What are the key changes that have been made to the plan?

    The new plan describes the South Australian Government’s proposal to extend the commercial kangaroo harvesting zone to cover the entire state, excluding metropolitan Adelaide, and, for cultural reasons, the Alinytjara Wiluṟara Natural Resources Management region.

    This will create four new harvest sub-regions: Hills and Fleurieu, Kangaroo Island, Lower South East and Upper South East, and an extension to the existing Murray Mallee and Mid North sub-regions.

    In these areas, kangaroo and/or wallaby species are abundant and causing damage to environmental values, agricultural land, infrastructure or public safety.

    It is also proposed that four additional kangaroo species (tammar wallaby, Kangaroo Island sub-species of western grey kangaroo, eastern grey kangaroo and red-necked wallaby) are permitted to be commercially harvested.

     Your comments are being sought on the proposed:

    1. new harvesting areas
    2. new species
    3. changes to the methods for determining harvesting quotas

    What is commercial harvesting?

    Commercial harvesting is the humane culling of wild kangaroos by professional shooters. The kangaroo carcasses can then be sold for meat and leather production. Since European settlement, the common kangaroo and wallaby species have increased in abundance due to changes in land use, habitat modification, increased artificial water points and reduced predation. Commercial harvesting is an additional land management option available to landholders to reduce the damage caused by these common kangaroo species on the environment, agricultural and pastoral lands; support kangaroo welfare and reduce the danger to motorists. It also allows for kangaroo carcasses to be used for meat or skin production rather than left on the ground after culling non-commercially.

    What does the current management plan enable?

    The management plan enables commercial harvesting to take place while ensuring the long-term conservation of the kangaroo species across South Australia. It is based on an adaptive management framework that allows the revision of management practices informed by the best scientific knowledge available and monitoring of kangaroo abundance over time. However, current kangaroo management practices have been insufficient in reducing the kangaroo population across the state and is geared toward the conservation of the species rather than managing the overabundance.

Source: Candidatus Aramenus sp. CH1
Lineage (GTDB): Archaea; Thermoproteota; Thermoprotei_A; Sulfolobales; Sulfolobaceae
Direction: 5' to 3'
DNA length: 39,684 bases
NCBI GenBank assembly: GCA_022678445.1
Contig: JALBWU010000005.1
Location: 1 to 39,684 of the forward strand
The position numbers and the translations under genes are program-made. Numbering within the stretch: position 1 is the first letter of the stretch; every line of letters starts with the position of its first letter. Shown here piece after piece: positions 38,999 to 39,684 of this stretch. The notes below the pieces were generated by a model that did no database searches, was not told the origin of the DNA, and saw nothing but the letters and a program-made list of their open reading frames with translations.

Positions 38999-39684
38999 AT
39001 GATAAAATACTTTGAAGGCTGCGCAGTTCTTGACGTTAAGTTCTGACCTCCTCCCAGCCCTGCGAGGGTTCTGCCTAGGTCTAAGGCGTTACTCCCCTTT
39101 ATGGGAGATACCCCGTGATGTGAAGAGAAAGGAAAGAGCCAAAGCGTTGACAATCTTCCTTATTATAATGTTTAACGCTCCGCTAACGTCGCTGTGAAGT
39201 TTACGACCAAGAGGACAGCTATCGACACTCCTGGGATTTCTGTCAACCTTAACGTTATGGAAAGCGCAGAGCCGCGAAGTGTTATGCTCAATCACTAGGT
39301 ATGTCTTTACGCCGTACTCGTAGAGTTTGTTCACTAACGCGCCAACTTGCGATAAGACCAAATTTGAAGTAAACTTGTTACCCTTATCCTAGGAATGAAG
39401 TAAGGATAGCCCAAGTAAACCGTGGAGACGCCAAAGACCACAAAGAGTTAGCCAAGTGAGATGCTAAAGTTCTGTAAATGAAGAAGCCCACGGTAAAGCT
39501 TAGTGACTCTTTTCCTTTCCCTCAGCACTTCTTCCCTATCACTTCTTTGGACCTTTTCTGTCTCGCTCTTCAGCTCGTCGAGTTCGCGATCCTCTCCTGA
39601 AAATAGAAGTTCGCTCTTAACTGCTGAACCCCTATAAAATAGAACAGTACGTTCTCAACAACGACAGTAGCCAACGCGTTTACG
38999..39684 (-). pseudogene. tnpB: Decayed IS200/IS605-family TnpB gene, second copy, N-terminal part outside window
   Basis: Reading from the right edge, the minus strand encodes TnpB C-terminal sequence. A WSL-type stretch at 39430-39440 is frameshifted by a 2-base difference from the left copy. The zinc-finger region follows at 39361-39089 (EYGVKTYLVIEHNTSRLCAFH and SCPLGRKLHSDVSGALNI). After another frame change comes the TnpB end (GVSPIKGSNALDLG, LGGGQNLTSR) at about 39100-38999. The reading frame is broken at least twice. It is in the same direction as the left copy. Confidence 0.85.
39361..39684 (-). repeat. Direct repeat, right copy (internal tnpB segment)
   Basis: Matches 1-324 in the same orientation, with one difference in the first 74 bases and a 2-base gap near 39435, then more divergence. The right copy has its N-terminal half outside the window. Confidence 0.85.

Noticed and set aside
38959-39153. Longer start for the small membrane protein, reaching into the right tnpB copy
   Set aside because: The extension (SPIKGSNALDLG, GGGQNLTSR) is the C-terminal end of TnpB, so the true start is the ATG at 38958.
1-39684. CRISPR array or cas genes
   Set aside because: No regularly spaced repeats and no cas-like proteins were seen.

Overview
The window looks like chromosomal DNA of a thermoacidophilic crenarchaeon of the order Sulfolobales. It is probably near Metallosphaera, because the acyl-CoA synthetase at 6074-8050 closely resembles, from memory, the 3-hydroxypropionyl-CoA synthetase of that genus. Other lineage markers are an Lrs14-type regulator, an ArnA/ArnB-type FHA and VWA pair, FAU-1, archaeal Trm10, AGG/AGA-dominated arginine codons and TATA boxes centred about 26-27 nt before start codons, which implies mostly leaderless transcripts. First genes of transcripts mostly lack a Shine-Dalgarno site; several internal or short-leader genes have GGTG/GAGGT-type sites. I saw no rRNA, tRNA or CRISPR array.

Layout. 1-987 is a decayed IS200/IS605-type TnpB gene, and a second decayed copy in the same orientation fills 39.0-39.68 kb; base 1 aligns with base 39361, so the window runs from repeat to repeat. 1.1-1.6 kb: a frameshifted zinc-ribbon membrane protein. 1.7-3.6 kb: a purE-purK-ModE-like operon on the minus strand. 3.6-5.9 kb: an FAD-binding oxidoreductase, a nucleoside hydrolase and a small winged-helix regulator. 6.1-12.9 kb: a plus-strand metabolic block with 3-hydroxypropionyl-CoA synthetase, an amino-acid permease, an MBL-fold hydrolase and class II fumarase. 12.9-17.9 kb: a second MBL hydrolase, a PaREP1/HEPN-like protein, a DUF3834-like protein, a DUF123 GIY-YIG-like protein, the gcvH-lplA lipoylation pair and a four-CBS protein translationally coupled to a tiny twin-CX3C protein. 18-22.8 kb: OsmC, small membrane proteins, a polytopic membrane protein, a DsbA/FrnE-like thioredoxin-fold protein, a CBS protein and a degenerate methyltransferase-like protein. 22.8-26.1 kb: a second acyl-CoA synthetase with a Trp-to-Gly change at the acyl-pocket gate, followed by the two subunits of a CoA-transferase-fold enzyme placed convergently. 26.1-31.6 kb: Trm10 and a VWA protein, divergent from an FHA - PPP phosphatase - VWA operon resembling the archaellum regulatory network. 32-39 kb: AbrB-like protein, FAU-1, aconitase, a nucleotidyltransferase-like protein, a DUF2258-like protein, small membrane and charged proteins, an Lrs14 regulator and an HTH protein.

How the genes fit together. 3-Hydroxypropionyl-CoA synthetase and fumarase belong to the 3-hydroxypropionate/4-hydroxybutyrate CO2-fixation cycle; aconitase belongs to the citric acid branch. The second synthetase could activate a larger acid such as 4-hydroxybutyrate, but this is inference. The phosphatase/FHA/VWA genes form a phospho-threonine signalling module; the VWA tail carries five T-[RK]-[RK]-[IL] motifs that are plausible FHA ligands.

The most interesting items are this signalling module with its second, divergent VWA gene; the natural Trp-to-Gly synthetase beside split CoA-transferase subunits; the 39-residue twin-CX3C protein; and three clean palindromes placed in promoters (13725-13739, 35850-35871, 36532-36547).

What has changed?

    Since 2018, when the current plan was adopted, there has been an unprecedented increase in kangaroo numbers across much of South Australia. Drying conditions have made some impact on the large numbers in the north of the state, but populations remain high in southern regions of the state. Primary producers and regional communities have felt constrained in their ability to manage the overabundance of kangaroos within the current management system.

    What is being done to address the issue?

    Primary producers, local government, some conservationists and the kangaroo industry are calling for more flexibility in commercial kangaroo management to help land managers reduce kangaroo impacts on agriculture and the environment. The South Australian Government has agreed to embark on creating a new model for commercial kangaroo harvesting across the state. The Department for Environment and Water has worked through a variety of options for how the commercial industry is managed across the state to make sure that we achieve an ecologically sustainable outcome. The draft South Australian Commercial Kangaroo Management Plan 2020-2024 has been developed to present the new management strategies and seek input from interested parties to ensure the best options are selected.

    Is anything else changing in addition to the plan?

    To enable changes to the commercial kangaroo industry, government must also make amendments to the National Parks and Wildlife (Kangaroo Harvesting) Regulations 2018 to allow the new kangaroo species to be harvested.